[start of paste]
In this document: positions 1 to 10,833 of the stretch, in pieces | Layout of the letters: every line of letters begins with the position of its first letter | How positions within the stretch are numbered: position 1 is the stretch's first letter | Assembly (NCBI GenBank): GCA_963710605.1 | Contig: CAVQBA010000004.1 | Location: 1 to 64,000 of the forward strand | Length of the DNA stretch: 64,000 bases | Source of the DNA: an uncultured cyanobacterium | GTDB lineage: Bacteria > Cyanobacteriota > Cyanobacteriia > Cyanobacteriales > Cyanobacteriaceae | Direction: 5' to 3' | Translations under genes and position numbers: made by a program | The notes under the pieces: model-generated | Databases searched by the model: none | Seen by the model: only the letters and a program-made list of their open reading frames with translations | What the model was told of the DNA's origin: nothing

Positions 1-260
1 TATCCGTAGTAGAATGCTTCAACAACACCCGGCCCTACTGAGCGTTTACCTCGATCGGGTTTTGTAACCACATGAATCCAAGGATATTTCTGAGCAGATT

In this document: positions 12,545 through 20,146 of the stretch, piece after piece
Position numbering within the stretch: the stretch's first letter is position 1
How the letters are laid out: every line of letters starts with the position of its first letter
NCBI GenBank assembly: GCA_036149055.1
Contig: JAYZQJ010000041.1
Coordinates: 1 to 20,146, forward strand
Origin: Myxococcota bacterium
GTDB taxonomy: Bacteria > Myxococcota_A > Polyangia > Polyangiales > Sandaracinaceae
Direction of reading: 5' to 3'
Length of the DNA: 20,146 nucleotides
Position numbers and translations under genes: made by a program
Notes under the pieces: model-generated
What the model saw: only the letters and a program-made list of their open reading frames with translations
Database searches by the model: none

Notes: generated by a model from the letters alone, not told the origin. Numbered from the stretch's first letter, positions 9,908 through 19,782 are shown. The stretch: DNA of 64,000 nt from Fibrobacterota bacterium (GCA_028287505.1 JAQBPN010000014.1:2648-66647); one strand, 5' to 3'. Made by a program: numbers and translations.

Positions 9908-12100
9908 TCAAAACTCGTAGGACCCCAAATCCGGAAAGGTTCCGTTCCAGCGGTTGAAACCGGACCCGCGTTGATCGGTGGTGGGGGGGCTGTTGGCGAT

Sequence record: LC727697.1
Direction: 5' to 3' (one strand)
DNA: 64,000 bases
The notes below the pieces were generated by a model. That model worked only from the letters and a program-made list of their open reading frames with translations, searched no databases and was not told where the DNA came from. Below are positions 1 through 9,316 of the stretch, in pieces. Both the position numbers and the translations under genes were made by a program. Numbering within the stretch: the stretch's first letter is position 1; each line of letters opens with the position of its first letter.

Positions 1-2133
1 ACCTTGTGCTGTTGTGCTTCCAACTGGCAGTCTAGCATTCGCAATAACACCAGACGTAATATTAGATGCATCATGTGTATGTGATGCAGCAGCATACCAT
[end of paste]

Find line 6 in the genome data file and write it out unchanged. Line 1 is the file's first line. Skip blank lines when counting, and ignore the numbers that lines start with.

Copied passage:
How the letters are laid out: every line of letters starts with the position of its first letter